Strike that. Writing is like a river. No, doesn’t feel right. Writing is like … well, something you have to peel back sometimes. And it’s also something that flows, sometimes beyond its banks, but can never really be stopped.
So maybe writing is like an onion river.
In any case, today’s #GirlsRock guest knows a very specific art of writing: The resume. That sneaky thing we prance about when we’re unhappy at work or … out of a job. It’s the key to everything, yet we often treat it as an afterthought.
We’re excavating our garage like it’s King Tut’s tomb.
Not finding golden statues or mummified cats, if that’s what you’re thinking. Yet. I found my first baseball mitt, though. Even as I revere the beginning of baseball season, I felt a wave of emotion as I put on my glove.
Most of it was awful.
This cheap chunk of leather – real leather? I’m not sure – represents my introduction to a game I love today. It harkens a loyalty to a team and a reliance on hope. For what better an example of hope? A sport that lasts all summer and breaks nearly every heart.
A writer finds himself, you know, between chapters sometimes.
When that happens, he finds the usual roundup of possibilities: Contract jobs that never seem to fill, positions for nameless companies that might want to talk to you. Maybe. If only you could talk with someone who can find you a job you’d love …
Meet Liz Khodak.
Visiting her office uptown during a job search years ago was different. We sat at a table and talked. She listened. She took notes. (I tried to read them, but I’m lousy at reading upside down.) It was a very different experience.
I wanted to call one, once. We’d taken a 1-0 lead against the state championship runners up from last season. They’d beaten up on us for years. But today, as we broke for halftime, we were up 1-0.
“Guys,” I said, “look casual, but let’s see if we can get to the parking lot without anyone noticing us …”
The girls laughed. We thought if we could sneak away now … well, they couldn’t score on us, could they? We lost 3-1. But that moment proved we’d reached a level we’d strived for. For years, really. We were good enough to get ahead of a bitter rival.
The toughest person to forgive is often ourselves.
I’ve two Go Ask Daddy posts unpublished. Crazy, huh? If I can’t finish on my self-imposed deadline, I won’t publish. I’ll save them. I’m holding my blog hostage. I force myself to finish freelance work (veggies) before I get to blogging (snickerdoodle cookies.)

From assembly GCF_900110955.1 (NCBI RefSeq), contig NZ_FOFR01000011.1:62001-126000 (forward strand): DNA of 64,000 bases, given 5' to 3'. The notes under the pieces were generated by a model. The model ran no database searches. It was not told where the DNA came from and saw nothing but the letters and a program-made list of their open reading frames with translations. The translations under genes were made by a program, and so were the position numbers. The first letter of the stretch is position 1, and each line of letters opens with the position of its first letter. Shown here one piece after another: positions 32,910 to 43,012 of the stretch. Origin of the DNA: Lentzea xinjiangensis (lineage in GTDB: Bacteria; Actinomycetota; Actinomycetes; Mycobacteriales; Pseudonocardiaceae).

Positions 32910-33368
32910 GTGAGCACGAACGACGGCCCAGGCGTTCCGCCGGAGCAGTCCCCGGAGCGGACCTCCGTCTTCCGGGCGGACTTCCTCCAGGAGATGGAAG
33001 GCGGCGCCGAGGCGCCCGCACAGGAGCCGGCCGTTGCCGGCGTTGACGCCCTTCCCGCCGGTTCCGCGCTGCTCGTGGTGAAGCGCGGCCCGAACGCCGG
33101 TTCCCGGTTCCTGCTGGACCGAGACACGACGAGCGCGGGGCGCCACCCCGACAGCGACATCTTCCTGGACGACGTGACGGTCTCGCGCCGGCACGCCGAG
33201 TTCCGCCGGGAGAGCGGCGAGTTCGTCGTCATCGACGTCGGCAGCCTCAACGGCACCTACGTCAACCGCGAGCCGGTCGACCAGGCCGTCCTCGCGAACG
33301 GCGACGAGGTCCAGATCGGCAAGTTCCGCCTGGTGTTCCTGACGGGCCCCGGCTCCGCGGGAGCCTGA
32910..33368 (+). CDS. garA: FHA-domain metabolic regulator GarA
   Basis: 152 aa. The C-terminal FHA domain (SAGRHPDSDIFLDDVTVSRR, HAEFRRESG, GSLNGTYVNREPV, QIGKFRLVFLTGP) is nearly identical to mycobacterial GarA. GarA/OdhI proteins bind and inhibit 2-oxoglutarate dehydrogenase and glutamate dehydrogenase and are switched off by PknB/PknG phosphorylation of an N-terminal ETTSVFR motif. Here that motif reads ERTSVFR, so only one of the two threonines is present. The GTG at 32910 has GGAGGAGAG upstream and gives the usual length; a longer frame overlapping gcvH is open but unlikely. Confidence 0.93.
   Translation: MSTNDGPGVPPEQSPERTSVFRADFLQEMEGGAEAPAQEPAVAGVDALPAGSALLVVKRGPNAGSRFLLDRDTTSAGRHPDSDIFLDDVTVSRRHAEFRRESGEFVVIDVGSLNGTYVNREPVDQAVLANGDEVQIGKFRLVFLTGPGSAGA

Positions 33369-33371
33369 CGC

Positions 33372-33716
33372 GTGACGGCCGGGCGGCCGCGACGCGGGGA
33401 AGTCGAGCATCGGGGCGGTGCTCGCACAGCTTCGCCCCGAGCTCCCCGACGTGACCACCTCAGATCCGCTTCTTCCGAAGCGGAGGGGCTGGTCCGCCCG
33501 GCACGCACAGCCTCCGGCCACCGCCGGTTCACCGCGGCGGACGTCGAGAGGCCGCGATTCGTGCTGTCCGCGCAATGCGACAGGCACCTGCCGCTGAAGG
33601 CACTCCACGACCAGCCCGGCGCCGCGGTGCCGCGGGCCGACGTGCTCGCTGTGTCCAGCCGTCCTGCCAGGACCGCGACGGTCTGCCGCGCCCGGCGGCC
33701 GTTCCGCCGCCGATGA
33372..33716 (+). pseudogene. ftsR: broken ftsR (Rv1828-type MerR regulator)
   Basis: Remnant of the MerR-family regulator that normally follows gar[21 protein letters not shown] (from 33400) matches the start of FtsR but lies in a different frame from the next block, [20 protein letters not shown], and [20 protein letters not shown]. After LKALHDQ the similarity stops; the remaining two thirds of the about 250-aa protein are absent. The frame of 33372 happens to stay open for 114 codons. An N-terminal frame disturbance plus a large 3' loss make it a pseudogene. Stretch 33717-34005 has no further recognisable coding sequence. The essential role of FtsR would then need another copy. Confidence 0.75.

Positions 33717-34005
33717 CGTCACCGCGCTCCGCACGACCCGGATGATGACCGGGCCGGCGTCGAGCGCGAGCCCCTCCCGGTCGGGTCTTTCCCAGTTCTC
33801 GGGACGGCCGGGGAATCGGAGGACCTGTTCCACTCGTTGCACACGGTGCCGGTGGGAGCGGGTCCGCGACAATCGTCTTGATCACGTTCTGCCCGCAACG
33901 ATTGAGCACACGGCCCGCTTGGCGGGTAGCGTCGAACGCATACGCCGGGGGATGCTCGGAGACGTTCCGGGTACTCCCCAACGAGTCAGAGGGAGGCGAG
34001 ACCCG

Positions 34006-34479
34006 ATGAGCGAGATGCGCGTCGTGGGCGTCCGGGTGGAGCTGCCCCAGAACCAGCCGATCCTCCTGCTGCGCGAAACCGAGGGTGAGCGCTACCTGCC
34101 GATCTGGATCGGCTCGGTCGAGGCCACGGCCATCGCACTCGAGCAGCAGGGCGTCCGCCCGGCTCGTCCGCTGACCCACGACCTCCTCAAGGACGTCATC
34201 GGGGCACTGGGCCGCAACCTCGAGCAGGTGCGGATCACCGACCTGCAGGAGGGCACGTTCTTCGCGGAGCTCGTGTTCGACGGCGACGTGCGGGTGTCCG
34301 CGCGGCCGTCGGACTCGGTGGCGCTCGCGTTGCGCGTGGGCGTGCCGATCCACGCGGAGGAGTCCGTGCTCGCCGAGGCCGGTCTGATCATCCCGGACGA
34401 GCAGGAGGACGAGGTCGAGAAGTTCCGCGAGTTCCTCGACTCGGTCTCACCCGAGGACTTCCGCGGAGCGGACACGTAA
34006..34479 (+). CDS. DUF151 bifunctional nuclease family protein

Heard of the Pomodoro timer?
I’m using that too. I’m rewarding myself for hours of distraction-free work with writing for fun. It keeps me hungry (not for snickerdoodles, although …) to put in the work to get to what feeds my soul most.
More to the point: How did they get there? For most of us, it’s picking up a Jennie Ritz novel or Lee Smith masterpiece or sinking your literary teeth into some Pat Conroy while on a Carolina beach trip and you find something. Something that resonates.
See, I got it all ass-backward with my favorite writer.
Corey Wheeland was a writer before she was my friend. She became a published author just last night. This same friend with a similar heart and a marvelous daughter that shines like she ate the rings of Saturn for breakfast had a book released on Thursday.
I made it this far. Not gracefully. It’s 1:14 and I promised myself 1 hour, 14 minutes ago to get to bed at midnight like a normal person. Wait. Don’t normal people get to sleep at even decenter hours than that?
Blogging again has been better than any of the high school reunions I never went to.
I’m seeing friends again and spending less time in aimless pursuits. I’m also falling asleep at inopportune times and really need to work on that. I have a fantastic guest post live just before this one that deserves a load of promotion as big as the donuts I dream of.
It’s fitting that I post a guest blog from a middle child on the same day my middle child signs her letter of intent to play soccer in college.
Yes, that’s a stretch. (And a way to give Hayden a shoutout. She’s signing with Piedmont International. She’ll walk in with a brace but no crutches as her recovery from ACL surgery continues. So proud of you Hayd!)
Laura’s the middle child starring on this page today.
She’s a valued blogging friend and wonderful wordsmith. No one beats Laura, a fellow parent, and writer, at headlines. Every headline makes you want to click. Her page is like an open box of vanilla wafers you won’t be satisfied with until you’ve had all of them.
He was actually a French surgeon in the 1700s. I’m not sure which of these men I am, and that’s up for debate. What I’d like to do is write posts about quotes now and then. Because of words about words, right?